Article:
I am implementing the best I can do regards to design and testing. Testing is worthless, if design is not correct. So design is what I am looking at.

I'm not quite sure why TDD is being cited as a design practice, unless specifically speaking to the design of code? If you want to look at "are we building it right?" then TDD is the practice for you. If you want to look at "are we building the right thing?" then it is not (verification and validation).

I have reservations with #TDD. Implementing TDD, the project deadlines also needs to be stretched. Right?

I think this depends on what your current development practices are. If unit tests are already in place, but they're being written after the code rather than before it, then implementing this practice shouldn't stretch out deadlines. If there's no unit testing, then development may start to take longer, but in theory at least you should see some corresponding benefits in testing as the code is delivered in a much better state.

Finally, if you're really curious about TDD, the Wikipedia page looks pretty comprehensive.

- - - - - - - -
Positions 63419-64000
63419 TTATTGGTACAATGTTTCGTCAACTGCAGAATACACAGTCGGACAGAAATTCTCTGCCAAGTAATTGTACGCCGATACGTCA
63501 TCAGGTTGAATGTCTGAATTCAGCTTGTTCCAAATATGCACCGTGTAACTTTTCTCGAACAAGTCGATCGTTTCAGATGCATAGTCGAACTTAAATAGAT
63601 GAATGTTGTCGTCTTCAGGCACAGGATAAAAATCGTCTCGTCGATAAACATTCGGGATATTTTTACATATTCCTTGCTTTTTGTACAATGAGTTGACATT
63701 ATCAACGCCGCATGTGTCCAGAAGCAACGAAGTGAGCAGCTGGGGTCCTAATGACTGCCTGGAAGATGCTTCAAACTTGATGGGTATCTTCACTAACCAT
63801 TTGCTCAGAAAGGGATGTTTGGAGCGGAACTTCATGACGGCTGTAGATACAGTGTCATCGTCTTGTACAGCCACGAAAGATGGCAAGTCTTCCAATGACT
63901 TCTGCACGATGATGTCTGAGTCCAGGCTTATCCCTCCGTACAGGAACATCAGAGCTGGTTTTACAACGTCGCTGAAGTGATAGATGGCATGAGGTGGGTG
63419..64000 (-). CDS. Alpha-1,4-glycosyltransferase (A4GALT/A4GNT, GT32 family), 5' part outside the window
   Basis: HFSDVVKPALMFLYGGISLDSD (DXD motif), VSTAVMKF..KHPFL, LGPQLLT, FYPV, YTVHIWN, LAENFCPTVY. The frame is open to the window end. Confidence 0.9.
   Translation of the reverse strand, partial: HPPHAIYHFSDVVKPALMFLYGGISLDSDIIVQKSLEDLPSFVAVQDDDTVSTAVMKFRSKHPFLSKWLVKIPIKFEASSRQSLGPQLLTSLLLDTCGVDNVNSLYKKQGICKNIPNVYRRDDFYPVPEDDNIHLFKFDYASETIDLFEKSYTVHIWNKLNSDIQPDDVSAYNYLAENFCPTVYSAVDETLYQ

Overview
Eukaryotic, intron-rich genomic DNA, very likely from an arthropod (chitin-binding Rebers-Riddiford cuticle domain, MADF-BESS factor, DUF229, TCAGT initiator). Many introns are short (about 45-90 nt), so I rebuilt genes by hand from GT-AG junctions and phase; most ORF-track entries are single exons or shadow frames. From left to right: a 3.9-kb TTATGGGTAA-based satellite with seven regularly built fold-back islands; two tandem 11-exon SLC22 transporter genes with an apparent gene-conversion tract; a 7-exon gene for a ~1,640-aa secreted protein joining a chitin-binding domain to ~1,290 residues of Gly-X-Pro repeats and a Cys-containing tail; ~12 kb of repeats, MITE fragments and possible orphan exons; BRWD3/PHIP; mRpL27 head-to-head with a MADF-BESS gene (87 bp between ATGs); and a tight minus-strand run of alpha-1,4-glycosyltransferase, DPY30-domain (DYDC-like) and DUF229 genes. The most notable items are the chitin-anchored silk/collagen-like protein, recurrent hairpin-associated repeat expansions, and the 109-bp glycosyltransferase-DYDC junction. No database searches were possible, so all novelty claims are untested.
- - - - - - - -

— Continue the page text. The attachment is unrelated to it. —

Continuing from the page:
Experts of TDD, please voice any disagreement below...

Tuesday, 8 October 2013

Speak easy

A junior tester at work asked if I would mentor her. It's pretty exciting to be on the experienced side of a mentoring relationship and, simultaneously, terrifying that someone trusts your opinion. It was a little bizarre the first time she took notes as I was speaking...

Our session this month took an interesting turn when she asked for some tips on communicating in her team. It's her first placement in a team environment, as opposed to working as an individual or in a pair. The team she has gone in to is primarily populated with men, all of whom are significantly older than her. As a recently graduated woman, she's a little uncertain. I remember the feeling well.